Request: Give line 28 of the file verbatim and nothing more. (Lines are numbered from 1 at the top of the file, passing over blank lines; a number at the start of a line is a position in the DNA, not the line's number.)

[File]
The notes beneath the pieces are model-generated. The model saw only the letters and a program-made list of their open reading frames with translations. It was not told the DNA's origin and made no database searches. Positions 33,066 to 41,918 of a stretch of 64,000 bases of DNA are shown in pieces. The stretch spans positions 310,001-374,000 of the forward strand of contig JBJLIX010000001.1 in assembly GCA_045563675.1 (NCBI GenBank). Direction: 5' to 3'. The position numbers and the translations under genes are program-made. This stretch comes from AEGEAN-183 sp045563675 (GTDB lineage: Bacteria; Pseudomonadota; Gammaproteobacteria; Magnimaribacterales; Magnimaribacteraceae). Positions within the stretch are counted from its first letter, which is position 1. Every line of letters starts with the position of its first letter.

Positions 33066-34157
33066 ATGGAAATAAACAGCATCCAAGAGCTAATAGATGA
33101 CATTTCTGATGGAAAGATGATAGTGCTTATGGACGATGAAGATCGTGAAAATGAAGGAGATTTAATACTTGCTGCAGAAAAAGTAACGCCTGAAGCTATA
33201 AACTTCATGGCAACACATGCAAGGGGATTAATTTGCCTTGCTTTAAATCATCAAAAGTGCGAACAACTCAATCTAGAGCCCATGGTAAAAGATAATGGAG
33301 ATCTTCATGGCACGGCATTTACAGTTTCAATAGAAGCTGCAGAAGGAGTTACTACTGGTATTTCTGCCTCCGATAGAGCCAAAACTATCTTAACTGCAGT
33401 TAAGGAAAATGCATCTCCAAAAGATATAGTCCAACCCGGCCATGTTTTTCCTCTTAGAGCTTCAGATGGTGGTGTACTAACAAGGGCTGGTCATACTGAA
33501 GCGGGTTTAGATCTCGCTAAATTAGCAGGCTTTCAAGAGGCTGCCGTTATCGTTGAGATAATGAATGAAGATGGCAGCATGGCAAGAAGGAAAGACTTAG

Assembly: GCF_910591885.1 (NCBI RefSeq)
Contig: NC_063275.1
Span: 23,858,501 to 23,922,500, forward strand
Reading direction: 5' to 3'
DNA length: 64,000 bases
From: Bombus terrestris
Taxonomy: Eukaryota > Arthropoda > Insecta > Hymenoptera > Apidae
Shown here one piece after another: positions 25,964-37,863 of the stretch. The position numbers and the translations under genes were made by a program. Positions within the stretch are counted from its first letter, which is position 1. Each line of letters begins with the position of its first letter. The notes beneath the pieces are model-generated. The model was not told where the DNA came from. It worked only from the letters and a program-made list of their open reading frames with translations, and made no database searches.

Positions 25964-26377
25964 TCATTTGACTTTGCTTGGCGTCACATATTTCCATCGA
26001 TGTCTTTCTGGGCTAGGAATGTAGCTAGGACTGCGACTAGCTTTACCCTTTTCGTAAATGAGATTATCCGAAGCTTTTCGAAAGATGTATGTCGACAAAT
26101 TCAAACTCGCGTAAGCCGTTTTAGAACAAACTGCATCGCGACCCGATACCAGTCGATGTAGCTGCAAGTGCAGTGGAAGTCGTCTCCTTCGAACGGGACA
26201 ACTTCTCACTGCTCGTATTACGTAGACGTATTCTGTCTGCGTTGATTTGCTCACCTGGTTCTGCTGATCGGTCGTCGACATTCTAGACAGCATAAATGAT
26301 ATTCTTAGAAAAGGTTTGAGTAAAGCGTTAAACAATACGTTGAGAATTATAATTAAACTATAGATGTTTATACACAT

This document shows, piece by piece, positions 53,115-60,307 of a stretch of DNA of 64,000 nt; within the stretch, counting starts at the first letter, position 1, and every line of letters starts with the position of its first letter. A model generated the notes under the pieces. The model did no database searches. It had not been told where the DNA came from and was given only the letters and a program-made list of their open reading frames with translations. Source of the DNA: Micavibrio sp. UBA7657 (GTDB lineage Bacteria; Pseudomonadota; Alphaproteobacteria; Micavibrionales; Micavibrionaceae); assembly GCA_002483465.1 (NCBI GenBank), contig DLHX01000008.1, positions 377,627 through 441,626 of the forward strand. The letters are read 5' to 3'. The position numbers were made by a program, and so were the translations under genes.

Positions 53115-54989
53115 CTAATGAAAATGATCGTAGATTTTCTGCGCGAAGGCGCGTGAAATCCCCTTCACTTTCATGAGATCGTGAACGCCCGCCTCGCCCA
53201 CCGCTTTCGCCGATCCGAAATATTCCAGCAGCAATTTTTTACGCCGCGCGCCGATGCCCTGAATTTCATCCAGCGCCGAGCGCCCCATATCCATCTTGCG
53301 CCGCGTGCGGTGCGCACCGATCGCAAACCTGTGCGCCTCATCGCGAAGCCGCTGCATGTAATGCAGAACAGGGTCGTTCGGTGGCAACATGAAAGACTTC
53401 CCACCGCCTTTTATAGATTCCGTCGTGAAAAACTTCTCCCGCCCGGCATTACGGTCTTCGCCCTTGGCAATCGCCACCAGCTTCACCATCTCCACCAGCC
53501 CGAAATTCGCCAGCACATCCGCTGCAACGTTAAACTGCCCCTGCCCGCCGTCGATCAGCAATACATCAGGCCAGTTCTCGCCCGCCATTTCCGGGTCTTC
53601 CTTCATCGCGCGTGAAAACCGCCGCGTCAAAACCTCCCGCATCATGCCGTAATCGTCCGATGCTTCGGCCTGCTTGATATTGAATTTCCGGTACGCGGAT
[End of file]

53401 CCACCGCCTTTTATAGATTCCGTCGTGAAAAACTTCTCCCGCCCGGCATTACGGTCTTCGCCCTTGGCAATCGCCACCAGCTTCACCATCTCCACCAGCC